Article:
COVID-19: North Carolina facing challenges vaccinating people of color

Despite the Secretary of Health, Dr. Mandy Cohen and Governor Roy Cooper's plea for people of color to take the COVID-19 vaccine, communities of color have different opinions on getting the shot.

95% of COVID-19 vaccine first doses have been used in North Carolina

"I am unwilling to sacrifice myself as a guinea pig for the better good of the government," said Jackie Wagstaff.

The 62-year-old is recovering from cancer. Her doctors is encouraging her to get vaccinated once it's her turn.

The historic medical mistrust within Wagstaff's community and her distrust of the previous White House administration are factoring into her decision not to take the drug.

"I am just going to be blatantly honest. I don't need white folks telling me what's good for me," Wagstaff said. "I'm going to continue to wear the mask and socially distance and I get regular COVID testing."

But 71-year-old Thelma Glenn White from Durham, and 66 year-old William Smith are ready. And they hope they can convince their community to do the same.

"I want to take it. I think the benefits of having a vaccine always outweigh the consequences of getting COVID," said Smith.

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"My husband is scheduled to take his shot on Monday. And I'm trying to get mine," said White. "We need to get this shot because I want to live."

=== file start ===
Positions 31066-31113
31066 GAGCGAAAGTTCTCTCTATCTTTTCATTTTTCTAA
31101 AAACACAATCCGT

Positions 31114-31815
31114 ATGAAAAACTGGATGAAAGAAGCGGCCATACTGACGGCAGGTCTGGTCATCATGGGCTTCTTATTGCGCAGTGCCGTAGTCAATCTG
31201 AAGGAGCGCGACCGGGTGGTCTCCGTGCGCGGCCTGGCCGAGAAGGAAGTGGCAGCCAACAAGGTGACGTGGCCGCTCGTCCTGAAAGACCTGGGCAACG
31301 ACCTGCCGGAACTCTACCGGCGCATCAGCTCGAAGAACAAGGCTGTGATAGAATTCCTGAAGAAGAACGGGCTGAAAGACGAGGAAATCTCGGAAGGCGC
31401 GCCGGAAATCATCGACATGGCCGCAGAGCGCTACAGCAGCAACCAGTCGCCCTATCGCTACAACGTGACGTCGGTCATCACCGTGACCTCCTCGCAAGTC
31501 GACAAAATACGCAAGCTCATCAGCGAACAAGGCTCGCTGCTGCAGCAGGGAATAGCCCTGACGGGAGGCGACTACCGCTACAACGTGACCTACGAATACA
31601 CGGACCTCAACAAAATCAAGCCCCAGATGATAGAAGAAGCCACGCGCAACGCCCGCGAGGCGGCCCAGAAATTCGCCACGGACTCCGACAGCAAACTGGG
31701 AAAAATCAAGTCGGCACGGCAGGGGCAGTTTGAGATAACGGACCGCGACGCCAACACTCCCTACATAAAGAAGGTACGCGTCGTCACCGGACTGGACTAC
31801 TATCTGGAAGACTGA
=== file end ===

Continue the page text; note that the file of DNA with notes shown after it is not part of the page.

Frontline health workers, people living and working in long-term care facilities, and those 65 and older can get vaccinated.

Right now there's a disparity in who is getting the shot.

According the State Department of Health, 82 percent of people vaccinated so far have been white. Eleven percent of those vaccinated are Black and just two percent are Latino.

Studies suggest the inequity is because Blacks and Latinos are underrepresented in some sectors of healthcare.

Diana Powell is a community advocate in Southeast Raleigh. She says the issue is also about access.

"It's one thing to be in the parks or at the recreation centers but I think it's got to go a little bit deeper than that. I think you got to go exactly where they are," said White.

Joanne Pierce, the General Manager for Health and Well-being for Durham County, released this sharp rebuke on how the state is managing the vaccine roll out.

"Black Indigenous People of Color communities desire the vaccines so we must examine why they are not receiving them. Then we must ask why again and again bringing us to the root cause of this disparity. Race neutral solutions to address the racial divide COVID highlights are unacceptable and must be addressed immediately. Problems that show up by race are never solved by race-blind responses."

The state health department is facing ongoing challenges on how to effectively help people of color disproportionately impacted by this national crisis.

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